Meditating and making money

The Times (London), March 10, 2000

In 1972, for a mere £8, a young Michael Durham became an eager follower of Transcendental Meditation. Relearning the technique today, at £490, he found the whole experience less satisfying

I will never forget the expression on the face of the young woman who initiated me. Her name was Rosalind and it was kind of seraphic, questioning look, as if she had passed on a great secret and wanted to know if I'd got it. She was kneeling close to my right shoulder and whispering something in my ear (which I am duty bound never to reveal).

It was the spring of 1972 and Transcendental Meditation (TM) was all the rage. I had become a follower of Maharishi Mahesh Yogi. The initiation took place in a university seminar room. I arrived clutching an apple, a handkerchief and a bunch of flowers, and listened to Hindu chanting. Then Rosalind gave me my secret mantra. I still have the receipt to prove it: "Initiation, TM. Life membership. £8."

It worked for a while. Each morning and evening I meditated for 20 minutes and life's little wrinkles seemed to iron themselves out. It was fun. Then life got busy, somehow I stopped. But I never forgot my mantra and I never told.

Today, amazingly, the Maharishi is still purveying bliss - only to the gentry, not below stairs. He has become a fashion icon. His sly smile no longer looks down from a thousand college notice boards, but he is the pin-up of politicians, accountants, doctors, businessmen and journalists. In this era of anxiety, his New Age message is the antidote to executive stress. So when I found that receipt in the attic this year, I decided it was time for me, too, to catch up. It was 27 years since I learnt my mantra (which I must never disclose) and I had heaps of stress to eliminate: one marriage, two children, eight different employers, redundancy and part-time house-husbanding.

I made an appointment with Jonathan Hinde, a TM teacher, and one afternoon I knocked on the front door of 24 Linhope Street, a terraced house behind Baker Street station - this is the London HQ of the Maharishi's vast global enterprise. A young woman opened it. The first thing I noticed was her seraphic smile.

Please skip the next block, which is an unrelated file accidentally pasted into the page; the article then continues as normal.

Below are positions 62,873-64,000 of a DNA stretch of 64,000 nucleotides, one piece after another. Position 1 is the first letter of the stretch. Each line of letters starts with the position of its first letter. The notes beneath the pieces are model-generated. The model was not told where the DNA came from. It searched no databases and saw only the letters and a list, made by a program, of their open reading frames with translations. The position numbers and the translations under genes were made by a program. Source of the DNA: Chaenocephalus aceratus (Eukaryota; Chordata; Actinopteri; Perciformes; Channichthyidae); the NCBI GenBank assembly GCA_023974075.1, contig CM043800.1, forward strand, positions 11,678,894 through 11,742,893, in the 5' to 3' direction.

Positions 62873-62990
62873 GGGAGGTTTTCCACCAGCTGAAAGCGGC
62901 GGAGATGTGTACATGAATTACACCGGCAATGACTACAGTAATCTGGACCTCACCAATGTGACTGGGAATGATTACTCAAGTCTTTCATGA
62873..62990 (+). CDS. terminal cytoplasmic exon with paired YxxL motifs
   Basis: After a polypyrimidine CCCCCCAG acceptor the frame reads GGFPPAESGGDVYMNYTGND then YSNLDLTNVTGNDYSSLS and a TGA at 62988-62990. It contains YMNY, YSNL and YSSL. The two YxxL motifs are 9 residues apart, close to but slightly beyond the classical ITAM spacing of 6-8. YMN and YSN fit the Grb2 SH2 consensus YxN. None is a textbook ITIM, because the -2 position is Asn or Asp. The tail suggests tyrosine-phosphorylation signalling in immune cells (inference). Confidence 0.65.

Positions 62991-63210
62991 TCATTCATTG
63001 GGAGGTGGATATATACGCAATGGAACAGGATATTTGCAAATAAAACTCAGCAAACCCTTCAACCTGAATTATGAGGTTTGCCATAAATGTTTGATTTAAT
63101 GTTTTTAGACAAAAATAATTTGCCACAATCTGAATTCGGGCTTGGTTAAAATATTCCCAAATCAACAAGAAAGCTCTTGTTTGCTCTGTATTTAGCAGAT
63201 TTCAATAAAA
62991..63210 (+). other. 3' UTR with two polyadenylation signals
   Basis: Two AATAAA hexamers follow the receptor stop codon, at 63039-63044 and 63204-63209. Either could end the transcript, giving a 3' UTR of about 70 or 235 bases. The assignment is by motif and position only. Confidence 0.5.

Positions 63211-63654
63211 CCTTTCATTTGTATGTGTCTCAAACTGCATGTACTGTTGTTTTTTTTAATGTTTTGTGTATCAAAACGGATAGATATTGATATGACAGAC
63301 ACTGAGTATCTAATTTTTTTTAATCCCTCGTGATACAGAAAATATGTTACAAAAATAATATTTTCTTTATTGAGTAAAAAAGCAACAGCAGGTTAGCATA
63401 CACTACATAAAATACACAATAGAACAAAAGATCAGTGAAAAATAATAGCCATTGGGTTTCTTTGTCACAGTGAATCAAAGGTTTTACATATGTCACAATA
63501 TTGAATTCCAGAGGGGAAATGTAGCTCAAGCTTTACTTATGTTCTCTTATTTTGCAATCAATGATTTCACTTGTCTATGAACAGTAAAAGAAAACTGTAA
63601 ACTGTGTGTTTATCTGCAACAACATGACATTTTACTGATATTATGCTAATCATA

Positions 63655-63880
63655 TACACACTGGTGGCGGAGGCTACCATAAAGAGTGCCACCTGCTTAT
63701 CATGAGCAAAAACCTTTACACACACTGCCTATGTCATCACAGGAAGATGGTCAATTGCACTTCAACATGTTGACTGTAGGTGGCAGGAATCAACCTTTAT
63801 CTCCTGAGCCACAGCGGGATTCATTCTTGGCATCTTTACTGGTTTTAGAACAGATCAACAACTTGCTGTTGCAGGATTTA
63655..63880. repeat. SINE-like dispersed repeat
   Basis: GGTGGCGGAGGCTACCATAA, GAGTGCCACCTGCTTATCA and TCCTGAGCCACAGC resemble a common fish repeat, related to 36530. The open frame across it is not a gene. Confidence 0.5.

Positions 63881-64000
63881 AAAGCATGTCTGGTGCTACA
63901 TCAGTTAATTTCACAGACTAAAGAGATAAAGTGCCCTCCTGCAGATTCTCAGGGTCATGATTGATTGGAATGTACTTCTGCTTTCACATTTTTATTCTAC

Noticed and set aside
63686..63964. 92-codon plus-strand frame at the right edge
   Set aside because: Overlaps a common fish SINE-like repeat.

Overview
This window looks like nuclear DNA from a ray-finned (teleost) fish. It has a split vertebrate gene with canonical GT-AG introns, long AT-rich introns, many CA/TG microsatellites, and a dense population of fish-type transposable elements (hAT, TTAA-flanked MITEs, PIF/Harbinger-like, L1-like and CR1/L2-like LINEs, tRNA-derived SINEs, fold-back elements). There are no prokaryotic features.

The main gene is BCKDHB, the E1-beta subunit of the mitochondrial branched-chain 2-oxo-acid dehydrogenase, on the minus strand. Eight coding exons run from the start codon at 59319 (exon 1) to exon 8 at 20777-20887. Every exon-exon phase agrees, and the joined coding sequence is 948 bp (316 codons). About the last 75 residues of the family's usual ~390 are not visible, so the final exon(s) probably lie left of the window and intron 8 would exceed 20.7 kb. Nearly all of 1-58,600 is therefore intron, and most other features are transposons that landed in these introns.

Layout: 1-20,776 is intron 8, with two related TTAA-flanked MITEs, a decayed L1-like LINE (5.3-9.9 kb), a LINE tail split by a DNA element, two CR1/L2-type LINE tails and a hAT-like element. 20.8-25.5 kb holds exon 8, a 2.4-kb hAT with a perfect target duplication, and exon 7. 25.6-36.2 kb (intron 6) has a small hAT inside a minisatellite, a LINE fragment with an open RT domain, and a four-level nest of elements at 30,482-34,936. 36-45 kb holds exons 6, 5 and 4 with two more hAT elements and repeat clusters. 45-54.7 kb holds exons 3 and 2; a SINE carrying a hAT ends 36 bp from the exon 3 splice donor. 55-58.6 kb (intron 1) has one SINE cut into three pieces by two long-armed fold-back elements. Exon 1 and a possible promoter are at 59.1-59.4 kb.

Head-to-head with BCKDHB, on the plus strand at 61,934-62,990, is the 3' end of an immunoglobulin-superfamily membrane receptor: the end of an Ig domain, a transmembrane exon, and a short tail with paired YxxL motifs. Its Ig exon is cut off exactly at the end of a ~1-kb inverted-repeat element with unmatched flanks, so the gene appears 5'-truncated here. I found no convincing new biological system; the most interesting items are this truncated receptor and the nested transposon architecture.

Jonathan greeted me and took me upstairs to a sitting room decked out with flowers, comfy armchairs and a flip chart. We chatted. And then, after a dispute with a motorist who set off a car alarm outside the window, silence reigned and we both fell into a deep trance. Waves of calm floated in. I could still do it. I was back to the University of Kent, 1972. In those days everyone was meditating. At college people bragged about the highs they obtained, the stress they'd had and debated whether they had achieved cosmic consciousness. Most people agreed it was cool, it worked, it did make you calmer, more "together". No one thought it was strange that it involved a lot of mumbo-jumbo in Sanskrit, joss sticks or kneeling in front of an altar with a picture of an Indian holy man. No one doubted you had to keep your mantra secret. Andy, now in the car business, described how when he meditated he had muscle spasm and his arm crept towards the ceiling, like Dr Strangelove on acid. My friend Trevor meditated in trains and claimed people in his compartment would all have put their cigarettes out by the time he opened his eyes.

I meditated for two years, twice a day, through finals and job interviews and into the wider world, through girlfriends, relationships, flat-shares and everywhere I met people who'd learnt, too. I meditated because it worked - up to a point. You sat down and cleared your mind and let this word (never to be disclosed) into your consciousness and waves of calm would float in. You felt great afterwards. I decided to relearn. What cost £8 in 1972 costs £490 today. There were five people in the group: Kate, Sandra, Ellen, Phil and me. They had learnt TM four days ago and seemed surprised that it worked. Kate reported that she was calmer; Sandra said she had stopped smoking; Phil said he had experienced something. Only Ellen was troubled by feelings of self-destruction. Jonathan told her the stress had to come out.

Learning TM is no different now from how it was 25 years ago. After being initiated (the bit with fruit, flowers and the Hindu altar) and learning your mantra (never to be disclosed), you have three nights of lectures. They are like management seminars, except the buzzwords are "pure consciousness" and "transcending". I rushed home to meditate and I felt clear-headed and energetic. But after a few days I wasn't sure I could be bothered. The rot set in as I left the TM centre and noticed leaflets and Ayurvedic medicine. Once, TM was one man and his comfy chair, but today it is meditation, the Maharishi and marketing. It is also off-the-wall. And here was the evidence. The room was filled with pamphlets, some extolling meditation's stress-busting properties, as Jonathan explained. But there were many leaflets Jonathan had not showed us, and they offer a different picture. Suddenly it was obvious that TM was bonkers.